Shift work disrupts the sleep-wake cycle, leading to sleepiness, fatigue, and performance impairment, with implications for occupational health and safety. For example, aircraft maintenance crew work a 24-hour shift rotation under the job stress of sustaining the flight punctuality rate. If an error occurs during the aircraft maintenance process, this error may become a potential risk factor for flight safety. This paper focuses on optimal work shift scheduling to reduce the fatigue of shiftworkers. We proposed a conditional exponential mathematical model to represent the fatigue variation of workers. The fatigue model is integrated with the work shift scheduling problem with considerations of workers’ preferences of days off, company or government regulations, and manpower requirements. The combined problem is formulated as a mixed-integer program, in which the shift assignments are described by binary variables. Using the proposed method, we can find a feasible work shift schedule and also have a schedule that minimizes the peak fatigue of shiftworkers while satisfying their days off demands. Several examples are provided to demonstrate the effectiveness of the proposed approach.

Fatigue-related problems cost America an estimated $18 billion per year in terms of lost productivity, and fatigue-related drowsiness on the highways contributes to more than 1,500 fatalities, 100,000 crashes, and 76,000 injuries annually [

The mechanism behind fatigue is complicated. Previous research has shown that fatigue increases along with the length of shift length, with associated increases in the likelihood of accidents occurring. Åkerstedt [

To automatically arrange a feasible shift table, the scheduling problem is usually formulated as a constraint program. Berrada et al. [

This paper is structured as follows. In Section

To support employees being at proper alertness levels when working shifts, we predict the fatigue level of each employee. Fatigue is generally accepted to be under the influence of previous sleep history, time spent at work, and length of time spent awake [

To manage fatigue, we need to know how much fatigue people experience. Therefore, a fatigue model to represent and quantify the predicted fatigue levels is required before constructing the optimization problem. Our fatigue model is inspired by the FAID system. The FAID model is constructed by a linear component (length of work period) and a sinusoidal component (circadian timing of work period), which is nonlinear and, hence, is not suitable for constructing constraints in the shift-scheduling problem. The primary concept of FAID is to view a duty schedule as a time-varying function by which an individual is considered in one of the two states: work or nonwork. Each state can be considered as an input, from which a continuously varying fatigue/recovery result is the output. Figure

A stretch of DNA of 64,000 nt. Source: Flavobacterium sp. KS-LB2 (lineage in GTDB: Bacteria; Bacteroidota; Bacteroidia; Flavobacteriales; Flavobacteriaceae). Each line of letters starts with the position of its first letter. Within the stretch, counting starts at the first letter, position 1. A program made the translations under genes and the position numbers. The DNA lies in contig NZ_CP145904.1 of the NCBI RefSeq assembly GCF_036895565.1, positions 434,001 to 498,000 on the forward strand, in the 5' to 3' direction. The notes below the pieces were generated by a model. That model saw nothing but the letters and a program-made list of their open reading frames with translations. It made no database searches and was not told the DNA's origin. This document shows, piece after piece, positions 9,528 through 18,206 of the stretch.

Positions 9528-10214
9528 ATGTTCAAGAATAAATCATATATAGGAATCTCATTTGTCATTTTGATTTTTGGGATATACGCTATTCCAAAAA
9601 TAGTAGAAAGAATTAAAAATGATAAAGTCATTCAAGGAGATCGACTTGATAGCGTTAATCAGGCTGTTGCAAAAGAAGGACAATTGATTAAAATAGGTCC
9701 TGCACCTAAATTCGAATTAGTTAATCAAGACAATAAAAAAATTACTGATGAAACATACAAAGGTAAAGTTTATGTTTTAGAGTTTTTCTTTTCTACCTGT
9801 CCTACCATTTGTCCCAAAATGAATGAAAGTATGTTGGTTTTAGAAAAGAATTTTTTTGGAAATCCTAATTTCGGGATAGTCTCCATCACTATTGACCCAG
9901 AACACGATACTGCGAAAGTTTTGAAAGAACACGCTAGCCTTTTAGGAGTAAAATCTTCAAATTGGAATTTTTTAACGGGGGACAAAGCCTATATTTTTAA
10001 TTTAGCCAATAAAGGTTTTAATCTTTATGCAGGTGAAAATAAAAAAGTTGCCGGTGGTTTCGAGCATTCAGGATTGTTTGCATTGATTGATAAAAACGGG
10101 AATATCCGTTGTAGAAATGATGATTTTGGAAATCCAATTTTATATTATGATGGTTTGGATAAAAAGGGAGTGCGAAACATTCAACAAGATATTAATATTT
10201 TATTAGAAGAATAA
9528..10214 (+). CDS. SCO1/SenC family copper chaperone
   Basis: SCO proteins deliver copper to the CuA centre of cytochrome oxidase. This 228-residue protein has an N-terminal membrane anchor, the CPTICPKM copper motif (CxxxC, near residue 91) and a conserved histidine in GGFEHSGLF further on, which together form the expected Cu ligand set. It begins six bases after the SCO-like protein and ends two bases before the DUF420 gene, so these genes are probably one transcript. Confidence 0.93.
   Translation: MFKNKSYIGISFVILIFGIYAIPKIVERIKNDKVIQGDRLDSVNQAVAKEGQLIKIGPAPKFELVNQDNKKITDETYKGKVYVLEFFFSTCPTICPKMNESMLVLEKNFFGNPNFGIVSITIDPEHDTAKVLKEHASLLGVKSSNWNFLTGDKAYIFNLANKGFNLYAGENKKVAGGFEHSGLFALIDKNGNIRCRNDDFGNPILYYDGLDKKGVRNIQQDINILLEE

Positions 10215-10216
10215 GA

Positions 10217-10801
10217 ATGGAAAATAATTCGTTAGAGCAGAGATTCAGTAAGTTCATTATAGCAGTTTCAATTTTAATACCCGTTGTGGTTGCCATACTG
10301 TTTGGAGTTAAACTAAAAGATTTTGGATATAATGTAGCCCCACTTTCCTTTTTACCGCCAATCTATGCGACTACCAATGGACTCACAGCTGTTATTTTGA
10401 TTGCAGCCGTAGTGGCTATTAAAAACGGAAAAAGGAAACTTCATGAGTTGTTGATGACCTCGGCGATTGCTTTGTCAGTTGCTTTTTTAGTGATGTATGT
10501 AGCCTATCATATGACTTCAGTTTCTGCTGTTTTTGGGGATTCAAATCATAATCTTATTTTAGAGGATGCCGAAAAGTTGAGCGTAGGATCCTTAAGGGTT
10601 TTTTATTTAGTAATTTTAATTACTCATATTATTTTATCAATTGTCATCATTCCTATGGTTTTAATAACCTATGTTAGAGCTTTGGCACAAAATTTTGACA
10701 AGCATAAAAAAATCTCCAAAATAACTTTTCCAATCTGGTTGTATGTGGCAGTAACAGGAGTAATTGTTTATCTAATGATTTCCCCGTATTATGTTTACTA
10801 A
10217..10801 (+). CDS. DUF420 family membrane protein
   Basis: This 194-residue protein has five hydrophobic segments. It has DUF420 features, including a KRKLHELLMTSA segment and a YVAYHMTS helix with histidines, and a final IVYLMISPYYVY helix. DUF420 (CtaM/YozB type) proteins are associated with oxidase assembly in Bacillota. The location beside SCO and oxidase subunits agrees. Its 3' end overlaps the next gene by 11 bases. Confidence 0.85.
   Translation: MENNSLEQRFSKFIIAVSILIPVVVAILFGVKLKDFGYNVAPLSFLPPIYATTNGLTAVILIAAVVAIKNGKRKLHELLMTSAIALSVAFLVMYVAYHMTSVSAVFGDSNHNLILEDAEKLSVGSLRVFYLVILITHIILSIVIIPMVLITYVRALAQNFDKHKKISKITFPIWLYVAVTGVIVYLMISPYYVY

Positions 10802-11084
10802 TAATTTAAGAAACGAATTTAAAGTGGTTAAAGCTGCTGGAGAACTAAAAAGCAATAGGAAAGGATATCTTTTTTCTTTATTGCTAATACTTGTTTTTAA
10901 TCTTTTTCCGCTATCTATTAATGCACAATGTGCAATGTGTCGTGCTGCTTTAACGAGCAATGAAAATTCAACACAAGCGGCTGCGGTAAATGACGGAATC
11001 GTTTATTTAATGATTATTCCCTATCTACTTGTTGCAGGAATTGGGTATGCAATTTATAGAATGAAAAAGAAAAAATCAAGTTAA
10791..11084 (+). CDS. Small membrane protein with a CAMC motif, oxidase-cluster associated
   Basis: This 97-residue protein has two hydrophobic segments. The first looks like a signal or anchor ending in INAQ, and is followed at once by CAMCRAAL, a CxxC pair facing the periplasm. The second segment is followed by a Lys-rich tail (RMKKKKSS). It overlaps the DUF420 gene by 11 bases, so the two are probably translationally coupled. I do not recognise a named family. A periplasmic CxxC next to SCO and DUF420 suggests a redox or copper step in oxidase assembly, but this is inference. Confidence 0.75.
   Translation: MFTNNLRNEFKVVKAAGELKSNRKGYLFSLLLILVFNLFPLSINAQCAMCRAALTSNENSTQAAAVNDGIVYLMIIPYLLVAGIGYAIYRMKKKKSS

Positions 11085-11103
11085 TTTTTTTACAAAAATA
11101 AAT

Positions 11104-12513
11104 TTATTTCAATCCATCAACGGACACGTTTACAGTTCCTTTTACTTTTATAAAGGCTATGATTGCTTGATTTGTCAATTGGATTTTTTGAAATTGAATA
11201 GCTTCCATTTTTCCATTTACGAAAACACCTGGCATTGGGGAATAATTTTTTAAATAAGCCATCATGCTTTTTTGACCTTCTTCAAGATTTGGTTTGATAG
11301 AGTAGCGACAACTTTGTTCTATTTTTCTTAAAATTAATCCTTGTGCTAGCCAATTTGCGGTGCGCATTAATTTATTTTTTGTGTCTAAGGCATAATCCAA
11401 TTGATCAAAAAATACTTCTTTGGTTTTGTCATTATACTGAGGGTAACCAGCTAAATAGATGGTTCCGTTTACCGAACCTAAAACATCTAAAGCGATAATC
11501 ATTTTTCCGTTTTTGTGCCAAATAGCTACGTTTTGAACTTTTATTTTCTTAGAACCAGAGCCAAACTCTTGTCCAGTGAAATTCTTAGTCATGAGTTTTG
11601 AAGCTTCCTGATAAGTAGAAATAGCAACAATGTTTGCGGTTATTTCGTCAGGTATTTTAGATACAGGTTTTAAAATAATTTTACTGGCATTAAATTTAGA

The simulation results using FAID [

To address the aforementioned findings in the FAID result, in our previous work, we assume that the fatigue state of a worker is formulated as a first-order time-varying system as the following:

Although the fatigue model (

In the revised dynamics, we conditionally modify the increment/decrement rate of fatigue when the fatigue state is higher than some prespecified state

Comparison of different fatigue models.

Then, the same workload coefficient is used repeatedly in the following days. The data of the original model are generated from (

Because the dynamic model shown in (

Then,

Because of manpower and other requirements, employees usually will not be able to have their desired days off schedule. To make the scheduling problem feasible while trying to satisfy employees’ desired days off schedule, we first find all the possible days off schedule in a week and allow each employee to place the weightings on these days off selections based on their preferences. A lower weighting means that the selection is much preferred by the employee than the selections with higher weightings.

To formulate the optimal shift-scheduling problem, we first estimate the workload coefficients for each employee working for all types off work shifts. This can be done by first using FAID to generate the fatigue variation results and then use the least square error method to estimate these coefficients and construct the work shift coefficient matrix

Consider a weekly scheduling problem with the following notations used in the formulation of the optimal weekly shift-scheduling problem.

The number of employees to be scheduled

The number of days off schedule from which the employee can choose

The total number of shift schedule including days off that can be assigned in one day

The total number of sampling points of fatigue states for each employee

The sampling period of the fatigue state

The least upper bound of the natural log of all employees’ fatigue state

A row vector whose elements all equal

A zero vector

The maximum allowed work hours per week

The hours of work when the employee is assigned the

The manpower requirement during the work hour of the

The set of shift assignments that has contribution to the manpower during the work hour of the

A binary variable indicating whether employee

A binary variable indicating whether employee